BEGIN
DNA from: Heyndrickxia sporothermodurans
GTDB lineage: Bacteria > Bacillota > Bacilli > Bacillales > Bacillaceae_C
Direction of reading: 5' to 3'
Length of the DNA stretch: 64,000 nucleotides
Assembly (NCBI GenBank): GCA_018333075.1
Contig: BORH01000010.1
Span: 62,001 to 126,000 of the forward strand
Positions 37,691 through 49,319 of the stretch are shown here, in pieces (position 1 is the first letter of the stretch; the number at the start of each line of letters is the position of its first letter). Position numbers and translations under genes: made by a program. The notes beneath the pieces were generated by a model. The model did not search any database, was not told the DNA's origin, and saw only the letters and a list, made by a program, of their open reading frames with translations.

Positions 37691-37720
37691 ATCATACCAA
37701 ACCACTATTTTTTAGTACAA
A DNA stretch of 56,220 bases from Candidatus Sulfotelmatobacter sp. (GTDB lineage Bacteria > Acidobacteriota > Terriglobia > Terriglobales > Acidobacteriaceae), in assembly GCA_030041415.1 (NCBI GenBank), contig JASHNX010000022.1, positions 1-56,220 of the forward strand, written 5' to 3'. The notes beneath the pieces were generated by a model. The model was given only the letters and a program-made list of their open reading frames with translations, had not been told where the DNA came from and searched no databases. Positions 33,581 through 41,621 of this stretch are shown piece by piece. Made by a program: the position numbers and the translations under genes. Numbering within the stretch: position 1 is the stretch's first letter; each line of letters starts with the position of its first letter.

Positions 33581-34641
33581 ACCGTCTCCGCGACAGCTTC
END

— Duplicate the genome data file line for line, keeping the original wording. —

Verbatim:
DNA from: Heyndrickxia sporothermodurans
GTDB lineage: Bacteria > Bacillota > Bacilli > Bacillales > Bacillaceae_C
Direction of reading: 5' to 3'
Length of the DNA stretch: 64,000 nucleotides
Assembly (NCBI GenBank): GCA_018333075.1
Contig: BORH01000010.1
Span: 62,001 to 126,000 of the forward strand
Positions 37,691 through 49,319 of the stretch are shown here, in pieces (position 1 is the first letter of the stretch; the number at the start of each line of letters is the position of its first letter). Position numbers and translations under genes: made by a program. The notes beneath the pieces were generated by a model. The model did not search any database, was not told the DNA's origin, and saw only the letters and a list, made by a program, of their open reading frames with translations.

Positions 37691-37720
37691 ATCATACCAA
37701 ACCACTATTTTTTAGTACAA
A DNA stretch of 56,220 bases from Candidatus Sulfotelmatobacter sp. (GTDB lineage Bacteria > Acidobacteriota > Terriglobia > Terriglobales > Acidobacteriaceae), in assembly GCA_030041415.1 (NCBI GenBank), contig JASHNX010000022.1, positions 1-56,220 of the forward strand, written 5' to 3'. The notes beneath the pieces were generated by a model. The model was given only the letters and a program-made list of their open reading frames with translations, had not been told where the DNA came from and searched no databases. Positions 33,581 through 41,621 of this stretch are shown piece by piece. Made by a program: the position numbers and the translations under genes. Numbering within the stretch: position 1 is the stretch's first letter; each line of letters starts with the position of its first letter.

Positions 33581-34641
33581 ACCGTCTCCGCGACAGCTTC